The United Nations Population Fund (UNFPA) reports that by 2020 the number of child marriages (primarily young girls under age 18) will have increased to approximately 39,000 daily. That number is grossly underestimated when all factors are taken into account, including the unreported kidnapping of children and the "child marriages" that are not formalized and accurately recorded.
First, the term "child marriage" is a misnomer. Most of these "events" are not "marriages" but rather, yet another methodology for kidnapping young girls with impunity and turning them into sex slaves, while claiming that the girls chose to leave their families to get married for purposes of financial security. While it is true that in some instances families adhere to certain local customs and choose to legitimately marry their young girls, sometimes keeping the child at home until she is formally ready to enter into the marriage relationship, that is not what is occurring in many parts of the world, particularly in south Asia and in Africa.
Young girls, many of them under the age of 15 are either being kidnapped, with the family being led to believe that she made a genuine choice to leave, or are being purchased as slaves, with their destitute families receiving a small pittance that ostensibly is being classified as a traditional dowry. There generally is no interest in the welfare of the child as a legitimate spouse, but rather as a slave to the sexual desires of men who frequently are significantly older. She often will have a "still born" baby, or will die in childbirth with her first pregnancy and the "husband" will move onto his next victim.
A large percentage of the husbands of child brides are foreign men, many of them from countries such as China whose population is overwhelmingly male because of China's "one child" policy that was in effect for more than two decades. This situation presents a global emergency of epic proportions, yet countries are reportedly planning to address the issue over the next fifteen years. That is equivalent to a fire department giving a family a next-day appointment to put out a raging kitchen fire.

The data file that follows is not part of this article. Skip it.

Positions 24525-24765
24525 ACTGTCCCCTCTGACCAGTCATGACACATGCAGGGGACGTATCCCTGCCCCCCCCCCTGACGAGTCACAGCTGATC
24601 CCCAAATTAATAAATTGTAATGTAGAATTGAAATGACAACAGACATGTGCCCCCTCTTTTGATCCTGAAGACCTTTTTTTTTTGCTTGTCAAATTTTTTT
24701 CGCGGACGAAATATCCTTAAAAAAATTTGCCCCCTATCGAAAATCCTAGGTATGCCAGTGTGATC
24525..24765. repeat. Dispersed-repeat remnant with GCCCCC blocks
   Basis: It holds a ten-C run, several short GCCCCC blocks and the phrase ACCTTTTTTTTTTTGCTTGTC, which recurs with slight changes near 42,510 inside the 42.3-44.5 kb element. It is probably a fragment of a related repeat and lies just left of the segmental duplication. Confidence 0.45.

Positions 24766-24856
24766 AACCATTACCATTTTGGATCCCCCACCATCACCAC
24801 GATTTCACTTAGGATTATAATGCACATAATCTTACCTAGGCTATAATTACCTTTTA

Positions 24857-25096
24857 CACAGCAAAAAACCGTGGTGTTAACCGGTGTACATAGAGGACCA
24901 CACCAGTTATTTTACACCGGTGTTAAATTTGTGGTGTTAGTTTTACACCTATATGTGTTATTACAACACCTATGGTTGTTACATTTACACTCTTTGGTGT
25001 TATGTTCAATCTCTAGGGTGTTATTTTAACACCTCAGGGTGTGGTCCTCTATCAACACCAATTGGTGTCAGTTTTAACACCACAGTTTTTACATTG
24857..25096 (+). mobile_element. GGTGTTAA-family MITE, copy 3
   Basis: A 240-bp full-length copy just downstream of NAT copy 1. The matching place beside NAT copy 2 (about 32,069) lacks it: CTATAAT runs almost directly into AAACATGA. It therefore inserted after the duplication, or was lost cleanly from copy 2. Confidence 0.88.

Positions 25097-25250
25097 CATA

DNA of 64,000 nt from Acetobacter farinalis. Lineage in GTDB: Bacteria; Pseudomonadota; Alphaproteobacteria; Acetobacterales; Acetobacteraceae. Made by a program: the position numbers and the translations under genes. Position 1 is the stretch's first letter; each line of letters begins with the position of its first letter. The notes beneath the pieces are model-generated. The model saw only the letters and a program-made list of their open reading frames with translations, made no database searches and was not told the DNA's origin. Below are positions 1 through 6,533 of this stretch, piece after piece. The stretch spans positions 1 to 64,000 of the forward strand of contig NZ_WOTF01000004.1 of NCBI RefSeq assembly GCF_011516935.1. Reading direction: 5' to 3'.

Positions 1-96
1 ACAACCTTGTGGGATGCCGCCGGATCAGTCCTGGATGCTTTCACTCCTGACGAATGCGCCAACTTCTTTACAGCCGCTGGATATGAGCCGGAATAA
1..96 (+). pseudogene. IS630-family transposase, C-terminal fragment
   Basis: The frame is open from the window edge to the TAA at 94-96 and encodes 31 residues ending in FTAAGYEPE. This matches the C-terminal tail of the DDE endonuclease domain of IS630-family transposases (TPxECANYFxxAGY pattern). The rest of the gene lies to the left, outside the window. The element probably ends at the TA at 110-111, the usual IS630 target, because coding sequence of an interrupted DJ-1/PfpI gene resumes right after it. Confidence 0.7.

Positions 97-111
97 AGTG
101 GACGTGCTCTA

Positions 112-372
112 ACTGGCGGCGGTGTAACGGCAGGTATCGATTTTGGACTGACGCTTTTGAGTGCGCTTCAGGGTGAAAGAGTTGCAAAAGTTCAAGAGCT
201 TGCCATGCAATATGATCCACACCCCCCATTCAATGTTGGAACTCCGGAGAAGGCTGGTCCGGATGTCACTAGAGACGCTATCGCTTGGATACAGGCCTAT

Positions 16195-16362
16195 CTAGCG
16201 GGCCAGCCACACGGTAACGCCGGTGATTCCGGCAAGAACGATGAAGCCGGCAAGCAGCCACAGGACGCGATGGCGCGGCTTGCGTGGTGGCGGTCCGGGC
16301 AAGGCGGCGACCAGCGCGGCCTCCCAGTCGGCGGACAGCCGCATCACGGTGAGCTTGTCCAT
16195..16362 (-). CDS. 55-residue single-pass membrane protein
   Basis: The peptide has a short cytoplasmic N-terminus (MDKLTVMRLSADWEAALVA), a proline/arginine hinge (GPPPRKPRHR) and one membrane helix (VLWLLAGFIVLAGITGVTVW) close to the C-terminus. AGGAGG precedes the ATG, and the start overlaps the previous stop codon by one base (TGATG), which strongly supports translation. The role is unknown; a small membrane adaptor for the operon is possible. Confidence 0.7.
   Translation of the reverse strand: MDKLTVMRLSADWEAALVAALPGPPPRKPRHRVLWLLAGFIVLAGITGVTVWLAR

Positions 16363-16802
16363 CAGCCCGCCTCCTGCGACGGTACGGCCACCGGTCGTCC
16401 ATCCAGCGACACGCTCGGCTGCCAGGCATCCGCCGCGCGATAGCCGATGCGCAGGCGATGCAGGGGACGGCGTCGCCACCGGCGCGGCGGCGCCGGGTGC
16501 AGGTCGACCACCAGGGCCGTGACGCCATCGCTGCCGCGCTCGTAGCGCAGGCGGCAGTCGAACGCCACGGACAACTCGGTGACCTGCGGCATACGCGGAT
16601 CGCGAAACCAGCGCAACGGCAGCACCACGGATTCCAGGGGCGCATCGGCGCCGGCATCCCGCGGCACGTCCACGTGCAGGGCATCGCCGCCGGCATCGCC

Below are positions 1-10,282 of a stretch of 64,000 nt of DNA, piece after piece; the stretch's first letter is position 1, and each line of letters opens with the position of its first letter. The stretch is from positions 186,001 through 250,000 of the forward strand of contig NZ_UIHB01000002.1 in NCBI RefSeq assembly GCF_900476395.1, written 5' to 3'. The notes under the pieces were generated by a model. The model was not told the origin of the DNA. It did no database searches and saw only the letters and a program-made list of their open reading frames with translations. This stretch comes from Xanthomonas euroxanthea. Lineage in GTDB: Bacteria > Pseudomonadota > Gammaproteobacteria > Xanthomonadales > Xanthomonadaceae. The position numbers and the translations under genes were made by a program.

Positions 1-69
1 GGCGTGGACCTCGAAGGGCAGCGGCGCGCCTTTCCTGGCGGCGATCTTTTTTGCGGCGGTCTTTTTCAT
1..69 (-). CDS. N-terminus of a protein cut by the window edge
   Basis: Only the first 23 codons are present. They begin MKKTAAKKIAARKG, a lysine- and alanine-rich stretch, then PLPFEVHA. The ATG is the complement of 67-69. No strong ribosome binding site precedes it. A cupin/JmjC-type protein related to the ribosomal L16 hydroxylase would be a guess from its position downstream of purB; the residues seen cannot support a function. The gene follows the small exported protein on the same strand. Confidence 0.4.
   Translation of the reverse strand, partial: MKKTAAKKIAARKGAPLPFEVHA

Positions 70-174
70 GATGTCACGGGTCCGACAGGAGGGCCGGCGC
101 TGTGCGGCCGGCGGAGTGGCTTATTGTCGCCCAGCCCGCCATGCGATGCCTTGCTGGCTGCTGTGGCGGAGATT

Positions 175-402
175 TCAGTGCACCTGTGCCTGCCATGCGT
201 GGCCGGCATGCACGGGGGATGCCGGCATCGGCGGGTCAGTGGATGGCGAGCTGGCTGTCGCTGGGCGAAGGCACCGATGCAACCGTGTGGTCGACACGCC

Both the United Nations Children's Fund (UNICEF) and UNFPA need to see this for the emergency that it is and take every possible precaution to ensure that the children involved are adequately protected. First, no marriage, including paper marriages, should be formally solemnized until the child is at least sixteen years old, which in many countries is approximately the age that the child completes high school.
Second, children who are missing from their families should not be assumed to have made an independent choice to leave, even if the parents subsequently are given evidence suggesting that this is what happened. Third, men who suddenly reappear in their home countries with minor children in their care should be investigated and prosecuted where appropriate.
Fourth, destitute families should be provided with every available resource, including agricultural seeds, farm animals, and appropriate training to enable them to provide for their families. Fifth, families who are destitute and whose annual incomes are below a threshhold amount should be required to report annually to a town or city official on the number, welfare and condition of their minor children in order to ensure that there is adequate accountability, and that children who are missing from their families are given every possible protection.
Sixth, all children should be required to be enrolled in an educational institution at least through the age of sixteen, or the completion of high school, whichever is sooner. Children are the future of our world. If they are not afforded adequate protections either by their home countries or by the international community, then we are slowly but surely shredding the fabric of our global community.